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5 Body Language Tips You Need to Master

It's possible for your words and body language to actually contradict one another and send your listener mixed messages.



When meeting new people, we often spend a great deal of time rehearsing what to say. What will I talk about if the conversation stalls? Will I sound intelligent? What questions should I ask to keep the conversation going? While these are legitimate questions, it's worth noting that studies have shown that only about 7 percent of communication lies is the words that you're actually saying! Thirty-eight percent is communicated through tone of voice, and the remaining (and largest) portion, at a whopping 55 percent, is communicated through body language.
So does what you say matter? Absolutely. But it's also possible for your words and body language to actually contradict one another and send your listener mixed messages. Consider these five body language secrets to better engage others and help them feel both heard and secure.
1. Eye contact
The importance of eye contact is basically Body Language 101--and yet many still seem to struggle with this concept. However, you may be the best listener and conversationalist in the world, but if you can't look someone in the eye, you are sending a wide range of messages--everything from nervousness to boredom to insecurity. Establishing strong eye contact at the beginning of a conversation immediately communicates confidence and that you're listening. However, avoid wide-eyed staring--no need to bore into another with your eyes. It's totally appropriate to look away briefly. A good rule of thumb is to follow the cues of the one you're speaking with to ensure that they are comfortable.
2. Head nods
Appropriately placed head nods are a valuable way to communicate that you are listening and engaged. Coupling these gestures with occasional verbal affirmations is effective as well. However, be mindful of your speed--nodding quickly and repeatedly can communicate impatience and the desire to add to the conversation (and can also make you look like a bobblehead). Slow, brief nods tell the person you're talking to that you're following what they're saying.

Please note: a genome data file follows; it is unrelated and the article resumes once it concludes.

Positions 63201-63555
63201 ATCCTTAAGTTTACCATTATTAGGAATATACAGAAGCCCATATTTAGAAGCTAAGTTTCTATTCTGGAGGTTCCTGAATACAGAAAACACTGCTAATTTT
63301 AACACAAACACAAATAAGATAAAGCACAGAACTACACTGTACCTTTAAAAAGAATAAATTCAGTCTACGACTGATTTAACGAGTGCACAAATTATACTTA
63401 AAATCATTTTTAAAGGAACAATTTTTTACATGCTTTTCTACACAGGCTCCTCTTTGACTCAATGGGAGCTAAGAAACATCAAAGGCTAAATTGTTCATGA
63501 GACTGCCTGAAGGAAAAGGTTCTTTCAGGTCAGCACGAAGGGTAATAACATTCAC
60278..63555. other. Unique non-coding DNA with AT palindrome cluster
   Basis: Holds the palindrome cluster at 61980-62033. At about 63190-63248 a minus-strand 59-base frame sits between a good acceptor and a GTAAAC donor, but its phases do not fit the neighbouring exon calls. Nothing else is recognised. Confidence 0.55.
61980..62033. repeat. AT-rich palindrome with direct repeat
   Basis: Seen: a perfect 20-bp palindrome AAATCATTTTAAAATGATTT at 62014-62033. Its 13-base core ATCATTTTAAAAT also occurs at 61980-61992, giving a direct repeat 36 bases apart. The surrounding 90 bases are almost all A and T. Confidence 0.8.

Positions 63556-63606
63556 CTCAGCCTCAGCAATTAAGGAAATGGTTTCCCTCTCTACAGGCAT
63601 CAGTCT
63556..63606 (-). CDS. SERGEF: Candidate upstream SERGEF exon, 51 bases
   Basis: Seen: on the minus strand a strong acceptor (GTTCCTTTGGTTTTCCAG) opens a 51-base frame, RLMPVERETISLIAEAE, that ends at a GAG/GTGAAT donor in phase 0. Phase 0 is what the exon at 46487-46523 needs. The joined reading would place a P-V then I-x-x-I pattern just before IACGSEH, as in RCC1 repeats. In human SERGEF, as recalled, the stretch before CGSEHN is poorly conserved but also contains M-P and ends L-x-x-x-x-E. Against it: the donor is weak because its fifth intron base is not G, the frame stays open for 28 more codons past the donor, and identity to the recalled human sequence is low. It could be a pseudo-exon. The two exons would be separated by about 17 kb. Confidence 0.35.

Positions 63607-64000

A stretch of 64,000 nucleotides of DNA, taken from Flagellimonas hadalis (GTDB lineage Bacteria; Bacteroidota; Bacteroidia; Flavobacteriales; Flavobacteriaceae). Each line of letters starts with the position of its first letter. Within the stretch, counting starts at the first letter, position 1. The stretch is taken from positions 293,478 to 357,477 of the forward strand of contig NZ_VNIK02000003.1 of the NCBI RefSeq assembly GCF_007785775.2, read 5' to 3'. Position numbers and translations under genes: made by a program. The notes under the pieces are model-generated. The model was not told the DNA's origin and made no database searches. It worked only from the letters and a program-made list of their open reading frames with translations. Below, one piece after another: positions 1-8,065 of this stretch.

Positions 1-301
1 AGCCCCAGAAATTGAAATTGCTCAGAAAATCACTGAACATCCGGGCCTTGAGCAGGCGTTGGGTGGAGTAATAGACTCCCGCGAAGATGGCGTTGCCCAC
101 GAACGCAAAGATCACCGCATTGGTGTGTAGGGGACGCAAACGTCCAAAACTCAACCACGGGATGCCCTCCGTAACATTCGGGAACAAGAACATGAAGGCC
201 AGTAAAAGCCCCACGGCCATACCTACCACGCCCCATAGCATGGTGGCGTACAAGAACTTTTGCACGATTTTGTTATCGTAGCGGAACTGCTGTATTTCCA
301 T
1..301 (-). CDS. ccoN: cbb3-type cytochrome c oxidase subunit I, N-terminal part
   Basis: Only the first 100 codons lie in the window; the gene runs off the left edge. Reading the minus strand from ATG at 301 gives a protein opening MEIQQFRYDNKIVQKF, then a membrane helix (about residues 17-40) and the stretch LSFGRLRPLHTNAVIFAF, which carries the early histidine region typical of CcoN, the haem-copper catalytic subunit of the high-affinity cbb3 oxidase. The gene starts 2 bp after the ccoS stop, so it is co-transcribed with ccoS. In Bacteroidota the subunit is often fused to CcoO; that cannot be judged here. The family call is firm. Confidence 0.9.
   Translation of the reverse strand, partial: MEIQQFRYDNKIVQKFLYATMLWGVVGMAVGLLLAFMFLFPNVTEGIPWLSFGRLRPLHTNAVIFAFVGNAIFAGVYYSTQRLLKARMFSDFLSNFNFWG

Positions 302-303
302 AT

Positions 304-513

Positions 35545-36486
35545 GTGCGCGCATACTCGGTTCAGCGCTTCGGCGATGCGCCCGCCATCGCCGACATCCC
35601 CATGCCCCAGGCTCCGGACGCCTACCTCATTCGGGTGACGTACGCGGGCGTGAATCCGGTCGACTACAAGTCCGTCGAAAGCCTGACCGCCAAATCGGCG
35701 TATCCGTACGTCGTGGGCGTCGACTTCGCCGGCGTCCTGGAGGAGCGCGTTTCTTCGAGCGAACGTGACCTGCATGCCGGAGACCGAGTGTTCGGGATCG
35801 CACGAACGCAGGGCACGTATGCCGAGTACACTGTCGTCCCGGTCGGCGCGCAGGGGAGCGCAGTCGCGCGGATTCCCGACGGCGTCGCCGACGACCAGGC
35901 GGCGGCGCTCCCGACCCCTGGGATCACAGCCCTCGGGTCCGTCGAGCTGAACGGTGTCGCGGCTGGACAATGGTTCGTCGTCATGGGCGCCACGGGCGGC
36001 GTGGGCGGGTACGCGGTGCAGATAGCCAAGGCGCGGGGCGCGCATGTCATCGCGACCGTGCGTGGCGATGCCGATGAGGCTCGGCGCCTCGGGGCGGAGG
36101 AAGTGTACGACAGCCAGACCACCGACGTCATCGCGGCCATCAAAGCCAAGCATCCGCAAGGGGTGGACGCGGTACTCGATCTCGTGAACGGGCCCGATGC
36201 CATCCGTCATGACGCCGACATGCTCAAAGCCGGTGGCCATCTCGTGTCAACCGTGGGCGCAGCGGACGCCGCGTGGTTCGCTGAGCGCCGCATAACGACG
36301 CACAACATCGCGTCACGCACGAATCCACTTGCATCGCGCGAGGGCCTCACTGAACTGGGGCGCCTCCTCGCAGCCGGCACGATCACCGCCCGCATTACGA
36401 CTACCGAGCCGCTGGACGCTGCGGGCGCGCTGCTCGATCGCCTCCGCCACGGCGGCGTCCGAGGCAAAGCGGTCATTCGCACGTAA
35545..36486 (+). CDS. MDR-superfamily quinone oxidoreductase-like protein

3. Forget the fiddling
Messing with your shirt sleeves, playing with rings, checking your phone or moving it from hand to hand, tapping your fingers--all these things can be quite distracting to a conversation and can also communicate that you are impatient, bored, nervous, or restless. Hand gestures have their place--especially if, while you're conversing, you're also engaged in an activity (like eating, for example). But try to be mindful of what these gestures might be saying about you and your attitude toward the conversation.
4. Hands off your face
Speaking of hand gestures, make an effort to keep your hands away from your face, as these kinds of gestures often subtly communicate negative messages. For example, touching your mouth can indicate that you're lying, fingering your ear can communicate that you're unsure or you don't know an answer (even if your words say that you do!), rubbing the back of your neck can imply boredom, and holding your chin may indicate judgment.
5. The perfect posture
Slouching is, of course, a definite no-no, especially when interacting with others in the professional world. However, sitting or standing as stiff as a board can also be just plain awkward. Find a happy medium--don't be afraid to relax, but also keep an appropriate stance so as to communicate your professionalism. When sitting, leaning forward slightly indicates that you're listening and engaged. But make sure to avoid invading another's space and making the situation uncomfortable.
Don't let insecurity or rigidity hinder you from connecting with others! Coupling all these guidelines together can help you to avoid awkward interactions and make a positive impression before you even open your mouth.